As in the passage at hand, the hymnic fragment of I Tim. 3:16, also refers to angels in the context of the Glory-Presence. As noted in the introduction, much of the structure and content of this letter is quite confusing if one misses the structure of new covenant renewal and old covenant lawsuit. A case in point is the introduction of angels. Angels are introduced here because they surround the throne of the Glory-Presence, and it is to this throne that the Son, the covenantal heir, has been exalted! We find this very same structure in Phil. 2:9-11. (1) Exaltation-v. 9a “exalted” (2) presentation-v. 9b “the name which is above every name” (3) enthronement-vv. 10-11 “to the glory of God the Father.”

“Lohmeyer in reference to Philippians 2:9 has shown that “the exaltation has to do with the cosmic lordship of Christ who is installed as Lord of the universe and not simply as cultic Lord of the church.” He believes that the second part of this hymn must be placed in a soteriological setting: Christ is Lord over all the world, and it is through him that God works out his purpose. Christ becomes the “criterion and Judge of all history, and the arbiter of all destiny.” In this early Christian hymn the supreme name is bestowed on Jesus (and it is not diminished but enhanced in the process). For, when every tongue confesses that Jesus is Lord, this will be done “to the glory of God the Father.” (Ibid. p. 172)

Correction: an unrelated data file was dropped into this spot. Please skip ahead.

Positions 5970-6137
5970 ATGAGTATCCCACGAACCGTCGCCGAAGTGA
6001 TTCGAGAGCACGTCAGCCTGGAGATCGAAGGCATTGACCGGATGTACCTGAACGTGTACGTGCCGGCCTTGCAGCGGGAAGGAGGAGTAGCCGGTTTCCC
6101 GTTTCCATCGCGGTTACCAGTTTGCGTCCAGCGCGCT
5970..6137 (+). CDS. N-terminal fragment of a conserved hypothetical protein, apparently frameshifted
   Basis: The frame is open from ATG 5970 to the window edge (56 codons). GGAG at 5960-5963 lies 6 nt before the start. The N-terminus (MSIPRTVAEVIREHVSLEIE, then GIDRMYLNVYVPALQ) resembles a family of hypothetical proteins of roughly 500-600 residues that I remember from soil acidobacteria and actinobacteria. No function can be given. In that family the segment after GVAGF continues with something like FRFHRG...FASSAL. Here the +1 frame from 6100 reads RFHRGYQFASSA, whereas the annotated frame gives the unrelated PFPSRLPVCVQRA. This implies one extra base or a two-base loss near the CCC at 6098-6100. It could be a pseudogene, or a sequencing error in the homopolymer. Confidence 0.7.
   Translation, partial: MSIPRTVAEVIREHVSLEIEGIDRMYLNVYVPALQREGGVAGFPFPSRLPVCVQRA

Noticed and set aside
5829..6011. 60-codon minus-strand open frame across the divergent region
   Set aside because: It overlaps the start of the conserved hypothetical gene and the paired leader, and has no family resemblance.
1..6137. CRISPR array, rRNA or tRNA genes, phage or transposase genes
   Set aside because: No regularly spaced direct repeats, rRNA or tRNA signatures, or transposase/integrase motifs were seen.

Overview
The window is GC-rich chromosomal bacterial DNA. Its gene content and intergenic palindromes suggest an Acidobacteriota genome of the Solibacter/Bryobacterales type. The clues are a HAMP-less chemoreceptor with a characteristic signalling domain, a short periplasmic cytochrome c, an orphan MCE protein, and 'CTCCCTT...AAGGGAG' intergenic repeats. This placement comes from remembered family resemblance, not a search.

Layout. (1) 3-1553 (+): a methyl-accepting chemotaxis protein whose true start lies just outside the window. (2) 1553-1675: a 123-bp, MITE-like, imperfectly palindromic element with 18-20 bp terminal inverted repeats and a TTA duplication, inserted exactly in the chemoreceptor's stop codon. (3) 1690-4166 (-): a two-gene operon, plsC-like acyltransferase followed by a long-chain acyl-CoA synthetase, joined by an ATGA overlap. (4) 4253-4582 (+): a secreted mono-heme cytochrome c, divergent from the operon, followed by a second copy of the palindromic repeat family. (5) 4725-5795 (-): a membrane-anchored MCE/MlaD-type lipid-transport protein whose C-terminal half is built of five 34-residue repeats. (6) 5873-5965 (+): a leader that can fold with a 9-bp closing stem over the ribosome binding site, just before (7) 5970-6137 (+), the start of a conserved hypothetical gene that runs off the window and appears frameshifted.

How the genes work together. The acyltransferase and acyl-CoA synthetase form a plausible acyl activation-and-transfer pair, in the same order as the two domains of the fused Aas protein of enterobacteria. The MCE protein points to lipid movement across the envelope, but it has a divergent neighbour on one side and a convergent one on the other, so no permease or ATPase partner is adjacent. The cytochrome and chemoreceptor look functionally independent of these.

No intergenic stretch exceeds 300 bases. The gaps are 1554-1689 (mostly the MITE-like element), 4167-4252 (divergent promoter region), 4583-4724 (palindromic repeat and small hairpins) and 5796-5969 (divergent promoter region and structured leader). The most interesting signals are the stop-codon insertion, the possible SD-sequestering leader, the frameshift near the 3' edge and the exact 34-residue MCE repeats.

1. Exaltation-vv. 5-6.

When we come to the passage at hand, we have more than simply the giving of glory to God the Father, here we are in fact presented with an enthronement which occurs in the very Glory-Presence in the throne room of heaven. In the process of making his case, the author will employ a hermeneutic of appealing to two or three witnesses to make his case. Since covenants involve a matter of life and death, this follows the pattern laid down by Moses in the law itself, an approach which Jesus and Paul also followed (Cf. Dt. 19:15; Mt. 18:16; II Cor. 13:1). The first two quotes of verse five confirm the fulfillment of His claim to be the Son. The first involves Psalm 2 (v. 7), and the submission of the nations that would come to the anointed Son.